You’ve ridden them. You’ve driven past them. You’ve been stuck behind them in traffic. Those big yellow buses are an integral part of getting students to and from school every day, but how much do you really know about school bus safety?
Top 6 Myths About School Bus Safety
Myth No. 1: It’s all right to pass a stopped school bus on an undivided road if you’re going in the opposite direction.
The Truth: In all 50 states, it is illegal to pass a school bus if that bus has stopped to load or unload children. Because children behave unpredictably, and may need to cross the street in front of the bus, it’s safest to stop no matter which direction you’re going in.
Myth No. 2: You should give a school bus the same following distance that you give a car.
The Truth: When traveling behind a school bus, make sure you increase your following distance. School buses need to stop frequently and usually travel more slowly than other passenger vehicles. Dozens of accidents happen each year because drivers follow too closely and rear-end school buses.
Myth No. 3: Children must always buckle up when they’re riding the bus.
The Truth: In Washington State, school buses are not required to have seat belts. While students should use seat belts if they’re available, the choice of whether or not to have seat belts on school buses is left up to individual school districts. Lawmakers are currently weighing the possibility of new legislation that would require all buses to be retrofitted with seat belts; as it currently stands, the cost of retrofits and the possibility that seat belts might slow down an evacuation have kept Washington from adopting any state-wide policies about seat belt use on school buses.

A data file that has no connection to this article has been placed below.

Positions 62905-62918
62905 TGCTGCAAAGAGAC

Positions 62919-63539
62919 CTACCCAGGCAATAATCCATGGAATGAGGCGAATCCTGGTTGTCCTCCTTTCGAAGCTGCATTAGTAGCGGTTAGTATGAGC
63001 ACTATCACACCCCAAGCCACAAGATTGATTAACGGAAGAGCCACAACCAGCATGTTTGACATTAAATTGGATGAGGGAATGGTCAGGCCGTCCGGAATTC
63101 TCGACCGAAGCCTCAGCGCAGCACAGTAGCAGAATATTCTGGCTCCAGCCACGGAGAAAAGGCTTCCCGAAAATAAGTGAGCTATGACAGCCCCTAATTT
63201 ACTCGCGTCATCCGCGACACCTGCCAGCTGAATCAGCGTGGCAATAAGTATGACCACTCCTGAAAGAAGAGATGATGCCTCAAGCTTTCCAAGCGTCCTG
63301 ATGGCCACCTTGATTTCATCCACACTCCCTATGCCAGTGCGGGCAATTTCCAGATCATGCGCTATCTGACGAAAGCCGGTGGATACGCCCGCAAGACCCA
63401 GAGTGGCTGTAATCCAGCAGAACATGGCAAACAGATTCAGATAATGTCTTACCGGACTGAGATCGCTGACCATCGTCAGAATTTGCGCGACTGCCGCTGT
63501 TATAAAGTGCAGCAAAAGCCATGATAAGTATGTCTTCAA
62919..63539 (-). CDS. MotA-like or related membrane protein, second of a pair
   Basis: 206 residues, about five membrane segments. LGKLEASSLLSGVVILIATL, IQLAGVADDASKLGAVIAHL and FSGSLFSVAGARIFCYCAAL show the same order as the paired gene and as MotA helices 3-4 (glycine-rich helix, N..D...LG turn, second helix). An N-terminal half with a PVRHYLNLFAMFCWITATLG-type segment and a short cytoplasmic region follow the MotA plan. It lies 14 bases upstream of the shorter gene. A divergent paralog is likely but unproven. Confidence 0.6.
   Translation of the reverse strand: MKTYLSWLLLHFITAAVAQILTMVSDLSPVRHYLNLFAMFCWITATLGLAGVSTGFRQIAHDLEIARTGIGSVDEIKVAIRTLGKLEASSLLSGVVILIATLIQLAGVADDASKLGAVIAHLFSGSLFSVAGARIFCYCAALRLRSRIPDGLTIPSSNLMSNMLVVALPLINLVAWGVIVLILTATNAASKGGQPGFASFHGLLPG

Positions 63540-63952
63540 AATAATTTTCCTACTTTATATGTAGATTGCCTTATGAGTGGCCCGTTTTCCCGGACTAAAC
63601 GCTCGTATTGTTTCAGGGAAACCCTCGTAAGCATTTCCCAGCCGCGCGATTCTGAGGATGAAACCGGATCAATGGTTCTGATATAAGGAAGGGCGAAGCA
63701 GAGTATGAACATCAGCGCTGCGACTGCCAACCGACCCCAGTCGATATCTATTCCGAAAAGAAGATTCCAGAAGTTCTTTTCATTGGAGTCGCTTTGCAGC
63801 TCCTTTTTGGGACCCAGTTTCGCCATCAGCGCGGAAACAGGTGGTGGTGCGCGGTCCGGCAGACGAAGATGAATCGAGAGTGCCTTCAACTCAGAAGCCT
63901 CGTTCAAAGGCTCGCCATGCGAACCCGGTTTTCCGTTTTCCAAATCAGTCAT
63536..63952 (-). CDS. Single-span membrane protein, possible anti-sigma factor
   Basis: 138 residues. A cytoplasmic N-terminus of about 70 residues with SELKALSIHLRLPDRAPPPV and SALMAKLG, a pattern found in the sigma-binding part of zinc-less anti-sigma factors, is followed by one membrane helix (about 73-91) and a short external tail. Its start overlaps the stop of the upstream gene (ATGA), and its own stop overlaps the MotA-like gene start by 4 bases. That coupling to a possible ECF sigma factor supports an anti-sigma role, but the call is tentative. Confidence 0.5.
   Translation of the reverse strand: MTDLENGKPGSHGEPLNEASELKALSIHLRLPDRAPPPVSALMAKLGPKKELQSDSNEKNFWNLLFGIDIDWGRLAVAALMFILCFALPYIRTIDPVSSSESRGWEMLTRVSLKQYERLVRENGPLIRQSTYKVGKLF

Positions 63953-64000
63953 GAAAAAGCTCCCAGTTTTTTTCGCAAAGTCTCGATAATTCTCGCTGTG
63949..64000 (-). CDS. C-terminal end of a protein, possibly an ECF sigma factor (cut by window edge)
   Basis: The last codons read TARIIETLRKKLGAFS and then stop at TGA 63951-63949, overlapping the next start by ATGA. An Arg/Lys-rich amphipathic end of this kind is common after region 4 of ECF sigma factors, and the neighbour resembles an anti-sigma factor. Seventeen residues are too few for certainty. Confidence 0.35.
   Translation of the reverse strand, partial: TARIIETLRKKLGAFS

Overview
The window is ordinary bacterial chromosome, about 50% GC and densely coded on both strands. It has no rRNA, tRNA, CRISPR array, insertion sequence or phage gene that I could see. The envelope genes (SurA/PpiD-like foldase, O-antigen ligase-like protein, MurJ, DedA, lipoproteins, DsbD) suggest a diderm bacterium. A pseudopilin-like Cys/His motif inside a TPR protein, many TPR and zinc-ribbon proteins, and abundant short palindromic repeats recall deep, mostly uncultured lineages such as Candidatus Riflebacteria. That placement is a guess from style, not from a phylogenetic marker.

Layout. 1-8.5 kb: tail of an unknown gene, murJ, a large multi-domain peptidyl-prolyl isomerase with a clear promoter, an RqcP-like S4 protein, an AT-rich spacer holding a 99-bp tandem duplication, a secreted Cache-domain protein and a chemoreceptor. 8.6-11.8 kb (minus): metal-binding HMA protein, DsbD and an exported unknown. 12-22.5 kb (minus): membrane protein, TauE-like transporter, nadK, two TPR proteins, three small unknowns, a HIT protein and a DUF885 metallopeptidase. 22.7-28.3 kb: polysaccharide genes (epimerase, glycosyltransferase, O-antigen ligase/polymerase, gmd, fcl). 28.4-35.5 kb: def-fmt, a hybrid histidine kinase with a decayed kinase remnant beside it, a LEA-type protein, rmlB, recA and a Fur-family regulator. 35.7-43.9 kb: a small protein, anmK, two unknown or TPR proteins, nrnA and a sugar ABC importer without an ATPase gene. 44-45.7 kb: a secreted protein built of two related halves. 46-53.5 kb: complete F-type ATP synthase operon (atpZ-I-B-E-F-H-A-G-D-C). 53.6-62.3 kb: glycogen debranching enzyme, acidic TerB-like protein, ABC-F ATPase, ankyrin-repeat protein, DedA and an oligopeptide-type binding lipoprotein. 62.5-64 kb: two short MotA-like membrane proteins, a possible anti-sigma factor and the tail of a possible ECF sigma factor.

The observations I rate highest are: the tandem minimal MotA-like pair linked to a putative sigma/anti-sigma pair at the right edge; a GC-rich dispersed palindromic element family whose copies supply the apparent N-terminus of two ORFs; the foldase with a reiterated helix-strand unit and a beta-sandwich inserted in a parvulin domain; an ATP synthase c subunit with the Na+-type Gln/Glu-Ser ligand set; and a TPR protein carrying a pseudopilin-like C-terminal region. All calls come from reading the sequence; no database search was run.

Myth No. 4: Most student deaths in accidents involving school buses could have been prevented if students were wearing seat belts.
The Truth: Most students who die in school bus crashes are actually walking, not on the bus. These preventable deaths happened when students were hit by the school bus or by a motorist illegally passing a stopped bus.
Myth No. 5: When a teacher, coach, or other school district staff member is assigned to ride the bus with students, they have complete authority and responsibility on the bus.
The Truth: While Washington State does expect a teacher, coach, or other certificated staff member to be responsible for the behavior of students, the school bus driver has the final authority and responsibility under state law.
Myth No. 6: Every other vehicle on the road must yield to a school bus.
The Truth: School buses must yield the right of way to emergency vehicles.